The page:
Even in our seemingly FLAT back yard, it still rolled to the point that we made a barricade. This worked and the kids had a blast that I’m still not sure was worth the headache.  But it made for good, clean fun in 103 degrees and looks great in a scrapbook.

It also makes a delightful addition to a water fun obstacle course.


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Filed under Children, DIY, Family, Home and Lawn, Motherhood, Pinterest Attempts

10 things you need to know about school Bullying

1. It doesn’t just happen to the “weird” kids.  All it takes is someone with a chip on their shoulder finding someone else to take their issues out on. It isn’t just being different.  Sometimes it can merely be a power trip.  How they justify that is varied.

2. There is no singular advice that “fixes” bullying and no perfect way to go about it.  Bullies are different shapes and sizes and personality types with very different backgrounds.  What works with one might not with another. as a parent, you need to go with instinct and what you think will help your child feel safest.

3. There are options, but you have to be ready for the consequences of non-action vs. action vs. reaction.  Give your child comfort and understanding.  You know your child, help them know they are safe with you and that you want to help them be safe at school.

4. Teachers and faculty have to jump through a lot of hoops to resolve a situation and no one wants to label a child a “Bully.”

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English: the picture consist of articles on bullying, I obtained it from public domain. (Photo credit: Wikipedia)

5.  Labels are big no-nos now for both the bullied and the bully.  You’ll have better luck not using words like “Picked on” or “Bullied” or “Tormented.”  Instead when discussing the problem with both children and faculty, just explain the situation and ask questions.  Calmly explain how you feel and listen to what they say, even if you don’t like it.

6. DOCUMENT.  Bullying is hard to prove.  Every scratch, scrape,  and bruise you know is coming from a bully, document.  Schools need “proof” now.  Once you know there is a problem, record the time, place and situation, every time your child comes home crying or upset at name calling or being excluded, etc.  Write down names of witnesses or if things happen at a certain time or place.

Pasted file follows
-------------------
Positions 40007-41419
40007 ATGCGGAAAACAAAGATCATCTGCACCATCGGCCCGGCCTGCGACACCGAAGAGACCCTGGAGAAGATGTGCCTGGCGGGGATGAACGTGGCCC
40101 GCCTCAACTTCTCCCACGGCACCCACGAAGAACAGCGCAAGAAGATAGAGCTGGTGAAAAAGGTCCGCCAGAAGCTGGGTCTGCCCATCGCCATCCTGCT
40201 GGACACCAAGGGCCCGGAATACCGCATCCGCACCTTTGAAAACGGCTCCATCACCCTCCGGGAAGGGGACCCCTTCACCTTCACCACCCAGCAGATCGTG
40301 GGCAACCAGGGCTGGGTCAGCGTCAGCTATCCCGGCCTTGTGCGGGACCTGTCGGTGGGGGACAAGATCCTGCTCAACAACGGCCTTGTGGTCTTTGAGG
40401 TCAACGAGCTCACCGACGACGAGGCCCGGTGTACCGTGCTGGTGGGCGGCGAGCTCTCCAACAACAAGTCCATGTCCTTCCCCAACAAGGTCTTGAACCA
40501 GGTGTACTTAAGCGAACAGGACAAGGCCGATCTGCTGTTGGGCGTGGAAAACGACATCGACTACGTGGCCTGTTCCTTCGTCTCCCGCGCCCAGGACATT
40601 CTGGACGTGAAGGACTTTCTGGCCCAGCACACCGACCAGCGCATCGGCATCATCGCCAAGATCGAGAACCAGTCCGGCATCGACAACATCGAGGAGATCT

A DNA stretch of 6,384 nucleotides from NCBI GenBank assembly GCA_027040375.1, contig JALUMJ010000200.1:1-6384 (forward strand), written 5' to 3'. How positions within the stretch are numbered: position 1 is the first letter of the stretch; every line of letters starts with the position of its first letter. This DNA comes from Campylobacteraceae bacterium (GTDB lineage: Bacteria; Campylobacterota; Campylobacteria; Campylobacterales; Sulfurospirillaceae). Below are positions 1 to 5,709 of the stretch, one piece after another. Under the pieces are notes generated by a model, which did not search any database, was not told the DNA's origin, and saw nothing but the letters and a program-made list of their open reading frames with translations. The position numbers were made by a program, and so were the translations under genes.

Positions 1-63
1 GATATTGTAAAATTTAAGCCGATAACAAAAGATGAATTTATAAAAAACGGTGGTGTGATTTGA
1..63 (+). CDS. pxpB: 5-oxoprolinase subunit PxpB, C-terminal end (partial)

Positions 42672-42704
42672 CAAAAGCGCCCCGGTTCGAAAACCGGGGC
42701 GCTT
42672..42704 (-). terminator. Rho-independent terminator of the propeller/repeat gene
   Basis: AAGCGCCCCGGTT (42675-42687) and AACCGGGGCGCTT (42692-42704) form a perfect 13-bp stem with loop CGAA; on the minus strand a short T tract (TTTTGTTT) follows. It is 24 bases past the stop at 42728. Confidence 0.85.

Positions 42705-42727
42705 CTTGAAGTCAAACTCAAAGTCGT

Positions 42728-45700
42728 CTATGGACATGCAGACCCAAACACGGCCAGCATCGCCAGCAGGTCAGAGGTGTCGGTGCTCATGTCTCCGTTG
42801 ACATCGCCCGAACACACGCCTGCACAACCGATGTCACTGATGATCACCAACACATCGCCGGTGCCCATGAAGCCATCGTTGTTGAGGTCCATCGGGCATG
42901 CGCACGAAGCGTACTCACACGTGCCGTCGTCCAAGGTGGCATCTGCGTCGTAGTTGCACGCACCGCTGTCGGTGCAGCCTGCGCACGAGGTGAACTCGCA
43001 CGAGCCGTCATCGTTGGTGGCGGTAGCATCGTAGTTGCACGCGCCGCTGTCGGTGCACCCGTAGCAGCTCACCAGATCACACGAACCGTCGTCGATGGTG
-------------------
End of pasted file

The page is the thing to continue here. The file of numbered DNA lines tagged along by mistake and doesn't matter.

7. Communicate about what you want to do to help, and how it will happen with the victim. Give them options. Ask them if they want you to do that.  You need their cooperation to get help.  i.e. if you talk to school administration and want action and they see your child playing with the bully at recess like there isn’t a problem.  Or they interview your child and your child says it wasn’t a big deal and they just want to go.  It’s hard to work with.

8. Policies and legislation are different everywhere.  So are the definitions of bullying.  Do your homework and make sure your particular issue goes along with those guidelines the school has and DOCUMENT to support your claims. USE THE RIGHT CHAIN OF COMMAND.

9. While trying to make sense of the situation, a lot of victims start rationalizing how they deserve this treatment.  Listen to your child.  Make sure you don’t imply that they have a reason to be bullied, but ask if they think there is.  Those thoughts can be dangerous.  It will help your child in the long run, to know where their mind is.  Remind them that everyone has worth and a right to be safe and free of harm and ridicule.

10. Get advice.  There is a horrible issue today about keeping quiet about these things.  You don’t want your child to fight the battle alone, and there’s no reason for you to do so either.  So many people have dealt with this that can give you expert advice and even those who offer extreme suggestions can be learned from.